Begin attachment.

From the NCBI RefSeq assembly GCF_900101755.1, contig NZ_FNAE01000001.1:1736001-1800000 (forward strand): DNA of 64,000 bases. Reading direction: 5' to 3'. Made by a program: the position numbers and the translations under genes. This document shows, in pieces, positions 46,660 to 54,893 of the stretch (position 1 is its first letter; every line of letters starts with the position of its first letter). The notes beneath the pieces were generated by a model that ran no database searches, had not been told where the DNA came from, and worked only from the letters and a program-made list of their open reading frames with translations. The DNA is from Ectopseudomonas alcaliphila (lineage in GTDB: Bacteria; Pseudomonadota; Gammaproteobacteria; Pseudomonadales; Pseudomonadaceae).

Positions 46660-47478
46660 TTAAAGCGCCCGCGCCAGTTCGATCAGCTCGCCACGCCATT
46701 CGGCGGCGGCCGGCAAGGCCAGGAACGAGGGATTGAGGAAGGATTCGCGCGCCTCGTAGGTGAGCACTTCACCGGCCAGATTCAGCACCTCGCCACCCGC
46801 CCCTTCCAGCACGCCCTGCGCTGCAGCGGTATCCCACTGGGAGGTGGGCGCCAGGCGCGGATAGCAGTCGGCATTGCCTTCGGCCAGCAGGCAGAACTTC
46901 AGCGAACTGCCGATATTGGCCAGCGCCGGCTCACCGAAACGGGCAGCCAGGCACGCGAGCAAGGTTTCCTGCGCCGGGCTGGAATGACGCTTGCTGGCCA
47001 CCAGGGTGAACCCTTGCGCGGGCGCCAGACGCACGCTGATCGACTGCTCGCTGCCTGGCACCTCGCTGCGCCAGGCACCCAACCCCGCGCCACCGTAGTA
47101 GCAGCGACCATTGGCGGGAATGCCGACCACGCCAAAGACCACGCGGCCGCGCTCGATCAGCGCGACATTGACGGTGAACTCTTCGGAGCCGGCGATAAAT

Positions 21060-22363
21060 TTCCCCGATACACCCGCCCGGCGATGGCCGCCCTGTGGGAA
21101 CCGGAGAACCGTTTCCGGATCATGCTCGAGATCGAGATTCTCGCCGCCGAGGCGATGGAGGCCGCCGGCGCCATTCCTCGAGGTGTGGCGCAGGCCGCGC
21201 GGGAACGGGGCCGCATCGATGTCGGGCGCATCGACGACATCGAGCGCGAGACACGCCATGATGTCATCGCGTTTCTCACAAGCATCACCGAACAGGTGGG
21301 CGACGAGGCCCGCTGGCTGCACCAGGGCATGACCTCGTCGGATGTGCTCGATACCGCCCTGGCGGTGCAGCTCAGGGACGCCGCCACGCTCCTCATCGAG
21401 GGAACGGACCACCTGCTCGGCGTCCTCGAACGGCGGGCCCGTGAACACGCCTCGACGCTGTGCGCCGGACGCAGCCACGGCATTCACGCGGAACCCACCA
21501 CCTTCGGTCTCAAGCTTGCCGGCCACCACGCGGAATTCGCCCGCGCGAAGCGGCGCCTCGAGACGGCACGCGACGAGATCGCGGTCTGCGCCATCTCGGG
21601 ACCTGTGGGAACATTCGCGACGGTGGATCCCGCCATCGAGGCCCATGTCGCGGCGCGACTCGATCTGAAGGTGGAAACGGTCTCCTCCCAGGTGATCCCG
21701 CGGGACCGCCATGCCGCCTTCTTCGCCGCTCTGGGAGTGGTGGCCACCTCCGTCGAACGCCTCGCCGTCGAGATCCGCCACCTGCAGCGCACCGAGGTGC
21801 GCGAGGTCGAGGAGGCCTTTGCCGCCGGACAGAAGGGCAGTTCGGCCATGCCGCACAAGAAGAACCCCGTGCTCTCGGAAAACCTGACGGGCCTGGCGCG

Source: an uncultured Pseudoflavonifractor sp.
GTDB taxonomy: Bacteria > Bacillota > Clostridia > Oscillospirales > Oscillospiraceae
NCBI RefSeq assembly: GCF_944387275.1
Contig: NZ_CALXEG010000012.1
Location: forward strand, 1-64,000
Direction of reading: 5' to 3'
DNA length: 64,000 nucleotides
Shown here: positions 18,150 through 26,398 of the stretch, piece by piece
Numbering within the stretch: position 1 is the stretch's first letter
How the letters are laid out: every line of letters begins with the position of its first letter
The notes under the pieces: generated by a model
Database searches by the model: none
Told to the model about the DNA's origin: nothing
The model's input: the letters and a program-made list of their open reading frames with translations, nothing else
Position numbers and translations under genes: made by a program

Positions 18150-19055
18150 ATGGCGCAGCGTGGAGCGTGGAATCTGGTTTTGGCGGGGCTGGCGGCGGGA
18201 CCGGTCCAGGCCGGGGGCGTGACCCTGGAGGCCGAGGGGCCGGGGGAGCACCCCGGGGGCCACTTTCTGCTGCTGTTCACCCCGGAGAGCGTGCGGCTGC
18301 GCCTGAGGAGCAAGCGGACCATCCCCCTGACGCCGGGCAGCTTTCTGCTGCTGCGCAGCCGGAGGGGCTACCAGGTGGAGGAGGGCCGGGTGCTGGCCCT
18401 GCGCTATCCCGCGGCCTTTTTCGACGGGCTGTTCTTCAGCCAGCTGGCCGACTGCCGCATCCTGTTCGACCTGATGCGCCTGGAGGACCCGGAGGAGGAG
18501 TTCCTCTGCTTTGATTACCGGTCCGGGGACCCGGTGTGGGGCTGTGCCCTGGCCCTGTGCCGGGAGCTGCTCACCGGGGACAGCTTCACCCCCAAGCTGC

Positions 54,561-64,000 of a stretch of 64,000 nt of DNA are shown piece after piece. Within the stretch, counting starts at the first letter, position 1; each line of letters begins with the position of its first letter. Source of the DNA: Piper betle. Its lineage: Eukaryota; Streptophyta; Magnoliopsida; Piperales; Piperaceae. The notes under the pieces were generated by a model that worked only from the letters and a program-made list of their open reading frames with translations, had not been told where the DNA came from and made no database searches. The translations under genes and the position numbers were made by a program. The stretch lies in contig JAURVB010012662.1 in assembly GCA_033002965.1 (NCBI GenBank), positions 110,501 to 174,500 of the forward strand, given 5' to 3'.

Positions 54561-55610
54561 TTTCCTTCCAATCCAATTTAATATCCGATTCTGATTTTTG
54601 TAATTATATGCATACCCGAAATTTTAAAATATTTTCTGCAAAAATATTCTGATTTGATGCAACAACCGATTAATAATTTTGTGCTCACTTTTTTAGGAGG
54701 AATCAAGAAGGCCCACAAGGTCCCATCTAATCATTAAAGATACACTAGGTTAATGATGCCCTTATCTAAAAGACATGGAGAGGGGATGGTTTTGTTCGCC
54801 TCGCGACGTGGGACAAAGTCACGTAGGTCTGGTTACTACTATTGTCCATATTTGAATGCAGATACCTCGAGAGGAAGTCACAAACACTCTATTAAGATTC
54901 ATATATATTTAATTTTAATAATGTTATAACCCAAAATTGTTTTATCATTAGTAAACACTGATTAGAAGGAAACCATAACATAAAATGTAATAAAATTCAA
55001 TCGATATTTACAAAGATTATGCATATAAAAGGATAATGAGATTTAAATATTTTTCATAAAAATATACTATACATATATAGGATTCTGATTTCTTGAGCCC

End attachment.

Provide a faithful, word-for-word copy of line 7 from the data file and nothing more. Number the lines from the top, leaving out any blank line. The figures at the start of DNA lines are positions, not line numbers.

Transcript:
47001 CCAGGGTGAACCCTTGCGCGGGCGCCAGACGCACGCTGATCGACTGCTCGCTGCCTGGCACCTCGCTGCGCCAGGCACCCAACCCCGCGCCACCGTAGTA